The distribution of the highest proportions (> 25 per cent) of small ruminants in DRB is rather surprising at first sight as it coincides mainly with the humid Gulf of Guinea and central Atlantic coast countries. The reasons for this might be related to the better tolerance, compared to cattle, of goats and sheep to trypanosomiasis. It is also possible that the mainly agricultural peoples of these areas can handle small ruminants more easily than they can cattle. It should, however, be borne in mind that overall animal numbers in these countries are few. the only pastoral country where goats and sheep fall into the highest proportional class although Namibia with a "modern" pastoral economy also has a high relative biomass of small ruminants.

Small ruminant production and the small ruminant genetic resource in tropical Africa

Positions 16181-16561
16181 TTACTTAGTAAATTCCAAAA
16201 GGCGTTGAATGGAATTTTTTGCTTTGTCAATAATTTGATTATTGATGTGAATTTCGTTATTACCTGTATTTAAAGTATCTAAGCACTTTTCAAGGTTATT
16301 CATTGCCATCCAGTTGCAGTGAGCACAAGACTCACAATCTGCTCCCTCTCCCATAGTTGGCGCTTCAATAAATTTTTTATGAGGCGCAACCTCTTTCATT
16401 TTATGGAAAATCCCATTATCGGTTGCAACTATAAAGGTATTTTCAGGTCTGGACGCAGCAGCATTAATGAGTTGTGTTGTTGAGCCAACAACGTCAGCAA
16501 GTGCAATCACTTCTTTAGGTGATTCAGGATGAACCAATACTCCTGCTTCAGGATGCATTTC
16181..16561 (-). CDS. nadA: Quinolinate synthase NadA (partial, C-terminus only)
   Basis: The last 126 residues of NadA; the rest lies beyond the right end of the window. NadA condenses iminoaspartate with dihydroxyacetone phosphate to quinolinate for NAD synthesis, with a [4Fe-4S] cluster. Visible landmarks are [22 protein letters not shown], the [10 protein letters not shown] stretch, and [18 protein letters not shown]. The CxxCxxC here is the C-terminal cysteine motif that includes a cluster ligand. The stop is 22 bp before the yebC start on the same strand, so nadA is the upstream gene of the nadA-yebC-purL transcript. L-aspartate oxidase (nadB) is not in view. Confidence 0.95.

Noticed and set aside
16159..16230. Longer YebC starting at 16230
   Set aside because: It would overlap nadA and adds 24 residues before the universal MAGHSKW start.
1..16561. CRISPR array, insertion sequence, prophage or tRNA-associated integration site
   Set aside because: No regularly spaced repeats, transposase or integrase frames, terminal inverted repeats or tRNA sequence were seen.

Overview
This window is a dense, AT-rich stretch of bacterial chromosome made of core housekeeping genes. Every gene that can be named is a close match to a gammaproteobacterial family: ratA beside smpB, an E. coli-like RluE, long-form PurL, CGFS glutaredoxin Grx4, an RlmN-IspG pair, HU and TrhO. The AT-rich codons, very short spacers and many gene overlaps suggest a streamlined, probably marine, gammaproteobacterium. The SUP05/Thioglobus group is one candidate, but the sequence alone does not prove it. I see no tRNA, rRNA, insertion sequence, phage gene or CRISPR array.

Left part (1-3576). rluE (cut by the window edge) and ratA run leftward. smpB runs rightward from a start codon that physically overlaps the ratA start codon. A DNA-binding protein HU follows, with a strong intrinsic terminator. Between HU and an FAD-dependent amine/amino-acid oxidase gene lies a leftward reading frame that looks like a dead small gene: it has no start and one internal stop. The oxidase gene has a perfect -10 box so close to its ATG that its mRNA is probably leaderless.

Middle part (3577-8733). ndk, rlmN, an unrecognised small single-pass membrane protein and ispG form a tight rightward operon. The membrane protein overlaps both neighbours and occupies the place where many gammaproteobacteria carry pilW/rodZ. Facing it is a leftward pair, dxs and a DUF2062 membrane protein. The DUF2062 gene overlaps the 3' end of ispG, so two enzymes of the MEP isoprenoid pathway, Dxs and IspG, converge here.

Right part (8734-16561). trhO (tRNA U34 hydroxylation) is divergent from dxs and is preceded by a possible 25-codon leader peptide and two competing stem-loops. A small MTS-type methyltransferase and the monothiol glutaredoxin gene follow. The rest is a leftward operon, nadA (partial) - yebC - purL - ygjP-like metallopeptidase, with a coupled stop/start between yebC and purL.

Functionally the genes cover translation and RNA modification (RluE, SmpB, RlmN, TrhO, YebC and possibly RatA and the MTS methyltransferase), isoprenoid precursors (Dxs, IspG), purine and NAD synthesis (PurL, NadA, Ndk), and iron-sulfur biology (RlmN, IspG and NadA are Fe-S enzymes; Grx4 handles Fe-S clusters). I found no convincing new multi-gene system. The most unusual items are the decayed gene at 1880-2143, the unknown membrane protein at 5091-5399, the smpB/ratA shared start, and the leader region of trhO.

Figure 6 The contribution of small ruminants to total domestic ruminant biomass in tropical Africa

Small ruminants are of considerable (15-25 per cent of DRB) importance in the total livestock mix in most of the remaining pastoral or principally pastoral countries. Of the two such countries that are not in this class, Sudan does have 14 per cent of DRB as goats and sheep. Small, intensively cultivated countries with high goat and sheep densities also fall into this grouping.

Lower proportional contributions (8-15 per cent) to total livestock are shown in Ethiopia (where heavy draught oxen are extremely important) and in Kenya and Uganda where the "cattle complex" tribes are predominant.